*Reference:** Beginning Physics I*

**CHAPTER 11: DEFORMATION OF MATERIALS & ELASTICITY**

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**KEY WORD LIST**

**Stress, Strain, Elastic, Elastic Limit, Hooke’s Law, Young’s Modulus, Ultimate Strength, Force Constant, Shear Deformation, Twisting Deformation, Pressure, Bulk Modulus, Compressibility**

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## GLOSSARY

For details on the following concepts, please consult **CHAPTER 11****.**

**STRESS**

Force needed for certain stretch is proportional to the cross-sectional area of the rod. If we define *stress* as the ratio of the force to the cross-sectional area, we have a quantity that measures the effectiveness of the force in accomplishing a given stretch, independent of the cross-sectional area of the rod. The dimensions of the stress are force per area (pascal = 1 N/m^{2}). A given stress will give rise to a definite strain in a rod of a certain material irrespective of either the thickness or the length of the rod.

**STRAIN**

A given force will cause a stretch that is proportional to the length of the unstretched rod. We define *strain* as the ratio of the change in the length of the rod to the unstretched length of the rod. The strain due to a given force will be the same for any length of rod of the same material and cross-section. The strain is thus a measure of the stretch of the rod that is independent of the length of the rod. The strain is dimensionless.

**ELASTIC**

Any material that returns to its original shape after the distorting forces are removed is said to be *elastic*.

**ELASTIC LIMIT**

For a rod of any given material there is a stress beyond which the material will no longer return to its original length. This boundary stress is called the *elastic limit*.

**HOOKE’S LAW**

For stresses below the elastic limit it is found that, to a good approximation, the strain is proportional to the stress; for example, if we double the stress, the strain would double. This is called the *Hooke’s Law*.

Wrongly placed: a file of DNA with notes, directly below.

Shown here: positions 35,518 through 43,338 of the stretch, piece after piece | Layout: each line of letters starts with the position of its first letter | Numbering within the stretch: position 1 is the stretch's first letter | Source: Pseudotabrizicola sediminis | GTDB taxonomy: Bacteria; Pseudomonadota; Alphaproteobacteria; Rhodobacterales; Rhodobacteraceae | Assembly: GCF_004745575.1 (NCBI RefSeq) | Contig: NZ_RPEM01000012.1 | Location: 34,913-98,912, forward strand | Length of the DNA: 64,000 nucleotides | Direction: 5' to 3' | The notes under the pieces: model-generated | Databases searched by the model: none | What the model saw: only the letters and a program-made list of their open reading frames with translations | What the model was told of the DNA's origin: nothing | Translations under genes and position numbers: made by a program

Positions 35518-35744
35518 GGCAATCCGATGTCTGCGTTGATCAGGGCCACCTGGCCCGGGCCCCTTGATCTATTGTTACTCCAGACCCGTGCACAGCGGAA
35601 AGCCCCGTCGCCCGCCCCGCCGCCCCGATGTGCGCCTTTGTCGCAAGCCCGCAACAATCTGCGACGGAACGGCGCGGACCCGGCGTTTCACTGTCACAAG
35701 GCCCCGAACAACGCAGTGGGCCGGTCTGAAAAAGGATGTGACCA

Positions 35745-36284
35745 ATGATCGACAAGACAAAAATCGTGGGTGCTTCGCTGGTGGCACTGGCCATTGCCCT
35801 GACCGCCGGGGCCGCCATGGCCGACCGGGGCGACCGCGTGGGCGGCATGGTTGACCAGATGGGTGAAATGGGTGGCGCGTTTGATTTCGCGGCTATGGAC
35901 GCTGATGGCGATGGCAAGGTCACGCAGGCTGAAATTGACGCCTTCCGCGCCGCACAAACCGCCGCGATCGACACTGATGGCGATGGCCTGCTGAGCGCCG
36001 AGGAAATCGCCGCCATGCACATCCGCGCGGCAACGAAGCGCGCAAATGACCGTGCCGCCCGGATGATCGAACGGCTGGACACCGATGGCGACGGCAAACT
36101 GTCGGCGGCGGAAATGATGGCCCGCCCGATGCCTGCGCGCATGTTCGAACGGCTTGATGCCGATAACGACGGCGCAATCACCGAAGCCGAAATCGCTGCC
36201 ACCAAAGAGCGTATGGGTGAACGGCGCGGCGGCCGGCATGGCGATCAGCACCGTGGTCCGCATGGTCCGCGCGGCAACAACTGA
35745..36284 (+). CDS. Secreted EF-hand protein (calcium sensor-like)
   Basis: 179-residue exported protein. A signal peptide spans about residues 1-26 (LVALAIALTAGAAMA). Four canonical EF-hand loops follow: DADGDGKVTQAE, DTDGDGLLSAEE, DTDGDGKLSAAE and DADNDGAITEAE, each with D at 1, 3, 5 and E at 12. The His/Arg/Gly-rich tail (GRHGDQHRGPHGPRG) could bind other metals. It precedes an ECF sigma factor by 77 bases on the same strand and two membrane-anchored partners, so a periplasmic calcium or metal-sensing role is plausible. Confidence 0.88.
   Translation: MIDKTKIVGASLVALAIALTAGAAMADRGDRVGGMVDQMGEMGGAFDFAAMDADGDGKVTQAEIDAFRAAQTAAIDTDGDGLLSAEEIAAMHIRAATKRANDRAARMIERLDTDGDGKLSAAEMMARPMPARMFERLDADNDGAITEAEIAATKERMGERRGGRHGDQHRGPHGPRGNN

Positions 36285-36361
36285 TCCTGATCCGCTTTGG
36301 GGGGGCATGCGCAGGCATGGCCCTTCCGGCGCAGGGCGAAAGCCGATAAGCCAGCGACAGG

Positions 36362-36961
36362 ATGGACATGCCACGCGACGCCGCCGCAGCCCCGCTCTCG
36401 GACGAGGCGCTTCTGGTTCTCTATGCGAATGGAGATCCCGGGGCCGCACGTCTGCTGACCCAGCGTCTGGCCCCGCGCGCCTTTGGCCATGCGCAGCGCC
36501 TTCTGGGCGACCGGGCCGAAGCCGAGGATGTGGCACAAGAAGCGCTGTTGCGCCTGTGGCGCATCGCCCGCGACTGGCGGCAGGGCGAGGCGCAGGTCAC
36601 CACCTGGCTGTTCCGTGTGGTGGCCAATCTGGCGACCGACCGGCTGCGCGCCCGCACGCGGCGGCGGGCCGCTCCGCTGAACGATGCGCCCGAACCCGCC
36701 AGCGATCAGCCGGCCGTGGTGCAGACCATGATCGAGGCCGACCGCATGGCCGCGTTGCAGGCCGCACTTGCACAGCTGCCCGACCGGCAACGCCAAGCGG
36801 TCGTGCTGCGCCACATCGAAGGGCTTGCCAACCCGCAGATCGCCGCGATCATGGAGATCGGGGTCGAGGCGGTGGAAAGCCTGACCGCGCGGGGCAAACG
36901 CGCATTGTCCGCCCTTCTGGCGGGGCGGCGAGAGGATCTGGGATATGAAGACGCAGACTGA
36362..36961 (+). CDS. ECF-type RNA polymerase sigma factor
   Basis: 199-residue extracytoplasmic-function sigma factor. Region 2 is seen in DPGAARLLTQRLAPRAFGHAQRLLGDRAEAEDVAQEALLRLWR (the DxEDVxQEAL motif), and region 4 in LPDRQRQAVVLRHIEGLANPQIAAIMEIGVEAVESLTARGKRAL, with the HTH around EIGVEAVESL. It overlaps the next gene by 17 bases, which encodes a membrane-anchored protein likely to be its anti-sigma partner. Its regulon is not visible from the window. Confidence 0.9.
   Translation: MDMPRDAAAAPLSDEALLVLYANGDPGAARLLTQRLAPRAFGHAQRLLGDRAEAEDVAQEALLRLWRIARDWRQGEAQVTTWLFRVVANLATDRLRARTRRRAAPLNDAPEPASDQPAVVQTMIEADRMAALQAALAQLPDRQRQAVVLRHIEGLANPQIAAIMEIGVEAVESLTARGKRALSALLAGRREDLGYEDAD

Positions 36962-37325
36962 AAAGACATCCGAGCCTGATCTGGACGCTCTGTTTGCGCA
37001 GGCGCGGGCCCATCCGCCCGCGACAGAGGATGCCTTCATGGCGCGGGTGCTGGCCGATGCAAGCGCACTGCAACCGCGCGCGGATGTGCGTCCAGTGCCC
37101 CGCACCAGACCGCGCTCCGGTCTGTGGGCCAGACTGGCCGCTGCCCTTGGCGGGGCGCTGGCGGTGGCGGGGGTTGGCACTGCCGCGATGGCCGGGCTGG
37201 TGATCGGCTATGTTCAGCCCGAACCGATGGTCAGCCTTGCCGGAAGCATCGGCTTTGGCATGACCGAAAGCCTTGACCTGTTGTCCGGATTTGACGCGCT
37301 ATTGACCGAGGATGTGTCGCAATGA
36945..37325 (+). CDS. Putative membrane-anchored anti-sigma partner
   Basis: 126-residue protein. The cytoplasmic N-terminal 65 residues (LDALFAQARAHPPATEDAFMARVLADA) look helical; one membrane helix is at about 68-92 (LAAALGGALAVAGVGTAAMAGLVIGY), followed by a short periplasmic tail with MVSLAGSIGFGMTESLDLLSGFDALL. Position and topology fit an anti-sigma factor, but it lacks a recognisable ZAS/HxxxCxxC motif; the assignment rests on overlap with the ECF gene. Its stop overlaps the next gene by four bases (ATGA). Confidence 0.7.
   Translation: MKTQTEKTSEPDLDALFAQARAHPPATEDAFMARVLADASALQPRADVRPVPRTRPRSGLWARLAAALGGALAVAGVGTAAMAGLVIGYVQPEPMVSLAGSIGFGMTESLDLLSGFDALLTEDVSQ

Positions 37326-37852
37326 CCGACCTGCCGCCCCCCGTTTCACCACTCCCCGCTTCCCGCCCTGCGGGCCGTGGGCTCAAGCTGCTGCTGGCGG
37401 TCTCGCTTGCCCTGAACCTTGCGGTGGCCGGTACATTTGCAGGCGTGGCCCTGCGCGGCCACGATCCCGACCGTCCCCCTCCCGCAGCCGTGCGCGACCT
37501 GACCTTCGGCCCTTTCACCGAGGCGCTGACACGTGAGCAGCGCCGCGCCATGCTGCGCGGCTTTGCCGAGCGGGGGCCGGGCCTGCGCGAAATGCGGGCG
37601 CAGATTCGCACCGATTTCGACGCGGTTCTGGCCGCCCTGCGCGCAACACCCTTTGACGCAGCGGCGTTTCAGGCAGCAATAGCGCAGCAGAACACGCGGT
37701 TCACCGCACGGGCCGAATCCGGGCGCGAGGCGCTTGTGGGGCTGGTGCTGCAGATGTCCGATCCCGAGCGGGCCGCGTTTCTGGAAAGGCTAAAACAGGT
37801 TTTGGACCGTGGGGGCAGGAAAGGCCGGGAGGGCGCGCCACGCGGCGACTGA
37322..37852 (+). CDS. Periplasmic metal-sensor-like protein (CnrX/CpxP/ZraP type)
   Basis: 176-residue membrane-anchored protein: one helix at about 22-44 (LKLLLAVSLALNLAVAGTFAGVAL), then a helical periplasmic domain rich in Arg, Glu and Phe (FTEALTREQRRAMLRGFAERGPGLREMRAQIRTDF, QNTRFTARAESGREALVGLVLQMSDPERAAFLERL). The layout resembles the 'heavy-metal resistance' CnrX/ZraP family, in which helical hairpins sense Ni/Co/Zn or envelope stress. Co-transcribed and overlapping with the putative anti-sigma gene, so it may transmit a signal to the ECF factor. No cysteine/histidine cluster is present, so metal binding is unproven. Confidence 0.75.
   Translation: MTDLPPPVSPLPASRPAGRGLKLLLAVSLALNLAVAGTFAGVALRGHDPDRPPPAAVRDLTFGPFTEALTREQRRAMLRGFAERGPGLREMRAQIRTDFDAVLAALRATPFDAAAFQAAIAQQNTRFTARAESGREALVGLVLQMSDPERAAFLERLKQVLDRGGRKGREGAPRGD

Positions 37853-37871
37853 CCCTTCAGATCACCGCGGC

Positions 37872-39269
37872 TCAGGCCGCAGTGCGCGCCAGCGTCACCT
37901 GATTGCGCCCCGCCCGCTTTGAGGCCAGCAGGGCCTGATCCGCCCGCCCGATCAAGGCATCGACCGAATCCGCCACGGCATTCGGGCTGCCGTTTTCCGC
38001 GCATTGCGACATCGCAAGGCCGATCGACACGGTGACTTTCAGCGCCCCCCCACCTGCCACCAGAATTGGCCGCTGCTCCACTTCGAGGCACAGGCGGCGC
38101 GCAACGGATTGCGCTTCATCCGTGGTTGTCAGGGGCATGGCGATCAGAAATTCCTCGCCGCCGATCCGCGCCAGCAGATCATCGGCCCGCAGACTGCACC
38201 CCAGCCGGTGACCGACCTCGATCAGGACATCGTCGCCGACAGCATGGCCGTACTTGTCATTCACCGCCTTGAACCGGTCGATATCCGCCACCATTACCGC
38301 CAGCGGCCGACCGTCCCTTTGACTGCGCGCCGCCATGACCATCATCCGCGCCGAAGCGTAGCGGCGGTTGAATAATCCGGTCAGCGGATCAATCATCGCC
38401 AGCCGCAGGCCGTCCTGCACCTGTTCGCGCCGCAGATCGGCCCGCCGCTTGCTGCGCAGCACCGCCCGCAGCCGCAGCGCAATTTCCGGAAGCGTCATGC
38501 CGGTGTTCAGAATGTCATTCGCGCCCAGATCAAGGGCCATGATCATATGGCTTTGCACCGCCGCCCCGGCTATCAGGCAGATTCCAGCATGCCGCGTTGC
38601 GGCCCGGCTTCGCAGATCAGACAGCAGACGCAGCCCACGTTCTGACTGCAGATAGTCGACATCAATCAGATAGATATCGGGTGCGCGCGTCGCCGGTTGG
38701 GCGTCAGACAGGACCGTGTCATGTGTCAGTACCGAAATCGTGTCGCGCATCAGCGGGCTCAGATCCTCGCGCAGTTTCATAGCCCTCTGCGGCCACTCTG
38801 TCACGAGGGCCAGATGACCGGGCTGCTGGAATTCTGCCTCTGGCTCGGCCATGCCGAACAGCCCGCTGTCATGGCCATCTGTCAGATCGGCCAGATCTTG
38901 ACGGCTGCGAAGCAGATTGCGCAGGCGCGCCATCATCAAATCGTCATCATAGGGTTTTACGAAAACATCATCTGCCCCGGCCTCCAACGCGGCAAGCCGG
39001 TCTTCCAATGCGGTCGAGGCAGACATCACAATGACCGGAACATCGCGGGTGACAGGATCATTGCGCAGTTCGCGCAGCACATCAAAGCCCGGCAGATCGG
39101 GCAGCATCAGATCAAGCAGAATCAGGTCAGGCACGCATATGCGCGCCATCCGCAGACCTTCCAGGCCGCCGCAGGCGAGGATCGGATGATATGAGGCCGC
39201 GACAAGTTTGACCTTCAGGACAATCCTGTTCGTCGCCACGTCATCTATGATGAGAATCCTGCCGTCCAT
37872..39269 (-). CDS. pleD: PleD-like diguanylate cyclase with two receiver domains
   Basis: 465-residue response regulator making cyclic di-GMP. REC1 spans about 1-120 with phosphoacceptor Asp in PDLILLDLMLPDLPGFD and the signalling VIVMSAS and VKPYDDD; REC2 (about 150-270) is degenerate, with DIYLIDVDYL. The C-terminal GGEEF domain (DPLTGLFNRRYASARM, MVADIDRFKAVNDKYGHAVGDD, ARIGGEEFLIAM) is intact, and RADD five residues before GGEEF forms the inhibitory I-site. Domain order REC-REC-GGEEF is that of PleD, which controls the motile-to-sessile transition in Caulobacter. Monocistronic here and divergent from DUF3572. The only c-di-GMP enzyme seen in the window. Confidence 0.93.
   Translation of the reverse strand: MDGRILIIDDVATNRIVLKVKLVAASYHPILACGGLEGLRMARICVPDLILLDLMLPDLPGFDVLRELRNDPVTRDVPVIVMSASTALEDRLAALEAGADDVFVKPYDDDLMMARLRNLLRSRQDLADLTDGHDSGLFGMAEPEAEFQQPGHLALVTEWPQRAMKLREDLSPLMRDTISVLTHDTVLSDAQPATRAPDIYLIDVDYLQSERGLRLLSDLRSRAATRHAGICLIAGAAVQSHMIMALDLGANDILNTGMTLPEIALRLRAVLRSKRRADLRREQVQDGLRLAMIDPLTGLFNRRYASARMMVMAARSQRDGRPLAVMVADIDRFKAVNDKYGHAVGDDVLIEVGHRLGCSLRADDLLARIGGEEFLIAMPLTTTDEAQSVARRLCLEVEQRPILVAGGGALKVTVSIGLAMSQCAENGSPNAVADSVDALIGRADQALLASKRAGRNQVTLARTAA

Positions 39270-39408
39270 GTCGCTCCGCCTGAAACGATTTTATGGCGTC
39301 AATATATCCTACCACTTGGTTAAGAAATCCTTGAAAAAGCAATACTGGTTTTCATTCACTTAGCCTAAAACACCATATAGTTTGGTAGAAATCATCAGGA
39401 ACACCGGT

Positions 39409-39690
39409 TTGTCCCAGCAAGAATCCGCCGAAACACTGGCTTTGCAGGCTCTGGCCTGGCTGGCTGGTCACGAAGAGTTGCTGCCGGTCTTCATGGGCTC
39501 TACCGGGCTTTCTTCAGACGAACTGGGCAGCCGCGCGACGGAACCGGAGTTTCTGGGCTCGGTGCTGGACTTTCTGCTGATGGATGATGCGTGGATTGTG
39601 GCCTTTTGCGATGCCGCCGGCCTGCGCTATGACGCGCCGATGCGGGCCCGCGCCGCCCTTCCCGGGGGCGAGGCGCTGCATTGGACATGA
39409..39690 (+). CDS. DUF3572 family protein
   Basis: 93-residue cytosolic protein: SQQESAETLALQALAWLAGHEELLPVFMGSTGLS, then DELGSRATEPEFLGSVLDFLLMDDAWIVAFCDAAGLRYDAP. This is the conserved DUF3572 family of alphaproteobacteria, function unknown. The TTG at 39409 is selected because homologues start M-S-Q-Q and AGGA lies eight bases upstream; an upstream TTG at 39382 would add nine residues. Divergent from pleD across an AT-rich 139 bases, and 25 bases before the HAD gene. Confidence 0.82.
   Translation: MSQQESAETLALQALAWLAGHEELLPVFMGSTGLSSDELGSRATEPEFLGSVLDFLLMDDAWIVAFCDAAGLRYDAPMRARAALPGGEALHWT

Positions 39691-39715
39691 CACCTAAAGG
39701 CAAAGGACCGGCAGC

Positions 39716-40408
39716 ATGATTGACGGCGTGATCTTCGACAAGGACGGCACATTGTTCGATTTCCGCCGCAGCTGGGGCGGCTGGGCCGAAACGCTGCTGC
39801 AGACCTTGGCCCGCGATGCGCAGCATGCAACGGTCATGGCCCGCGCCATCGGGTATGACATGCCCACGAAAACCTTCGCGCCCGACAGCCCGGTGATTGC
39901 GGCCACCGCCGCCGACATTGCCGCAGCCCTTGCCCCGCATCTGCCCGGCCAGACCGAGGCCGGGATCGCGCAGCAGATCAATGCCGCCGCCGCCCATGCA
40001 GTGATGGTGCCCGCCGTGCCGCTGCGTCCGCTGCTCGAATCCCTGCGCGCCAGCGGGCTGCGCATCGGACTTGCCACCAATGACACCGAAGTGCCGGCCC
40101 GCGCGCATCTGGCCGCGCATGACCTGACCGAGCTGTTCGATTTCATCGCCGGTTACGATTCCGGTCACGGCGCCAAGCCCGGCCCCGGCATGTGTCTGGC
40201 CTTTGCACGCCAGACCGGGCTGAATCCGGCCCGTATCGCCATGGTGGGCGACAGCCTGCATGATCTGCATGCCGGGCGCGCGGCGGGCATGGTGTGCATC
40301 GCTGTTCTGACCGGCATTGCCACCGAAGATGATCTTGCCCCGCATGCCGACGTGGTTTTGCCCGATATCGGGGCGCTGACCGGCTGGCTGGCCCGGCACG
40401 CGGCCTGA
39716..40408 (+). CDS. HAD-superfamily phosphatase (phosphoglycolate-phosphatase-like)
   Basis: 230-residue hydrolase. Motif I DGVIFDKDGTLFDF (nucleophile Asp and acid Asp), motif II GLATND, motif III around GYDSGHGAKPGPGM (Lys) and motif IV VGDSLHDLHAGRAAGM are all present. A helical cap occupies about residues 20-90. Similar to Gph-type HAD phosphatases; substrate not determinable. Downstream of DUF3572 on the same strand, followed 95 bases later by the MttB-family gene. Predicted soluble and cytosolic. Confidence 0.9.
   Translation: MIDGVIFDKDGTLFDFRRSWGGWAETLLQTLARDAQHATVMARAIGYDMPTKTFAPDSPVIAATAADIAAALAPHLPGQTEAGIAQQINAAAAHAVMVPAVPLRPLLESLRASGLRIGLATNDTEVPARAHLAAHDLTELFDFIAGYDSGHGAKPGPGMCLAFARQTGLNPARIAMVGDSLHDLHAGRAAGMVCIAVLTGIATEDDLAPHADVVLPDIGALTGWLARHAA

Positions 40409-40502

**YOUNG’S MODULUS**

In the elastic region *stress/strain = constant*. The constant is called the *Young’s modulus (Y)*. Its value depends on the material. Young’s modulus has dimensions of stress, and can be measured in pascals.

If a force tends to compress a rod rather than stretch it, the relationship of stress to strain still holds with the same Young’s modulus. In that case, the change in length represents a compression rather than stretch.

**ULTIMATE STRENGTH**

If one applies stress to a rod beyond the elastic limit, the rod will retain some permanent strain when the stress is removed. If the stress gets too great, the rod will break. The stress necessary to just reach the breaking point is called the *ultimate strength* of the material.

**FORCE CONSTANT**

For a rod of definite cross section (A) and length (L), the applied force (F) is proportional to the elongation ( L), and can therefore be expressed as *F = kx, *where k is the *force constant* of the system.

**SHEAR DEFORMATION**

**TWISTING DEFORMATION**

**PRESSURE**

**BULK MODULUS**

**COMPRESSIBILITY**

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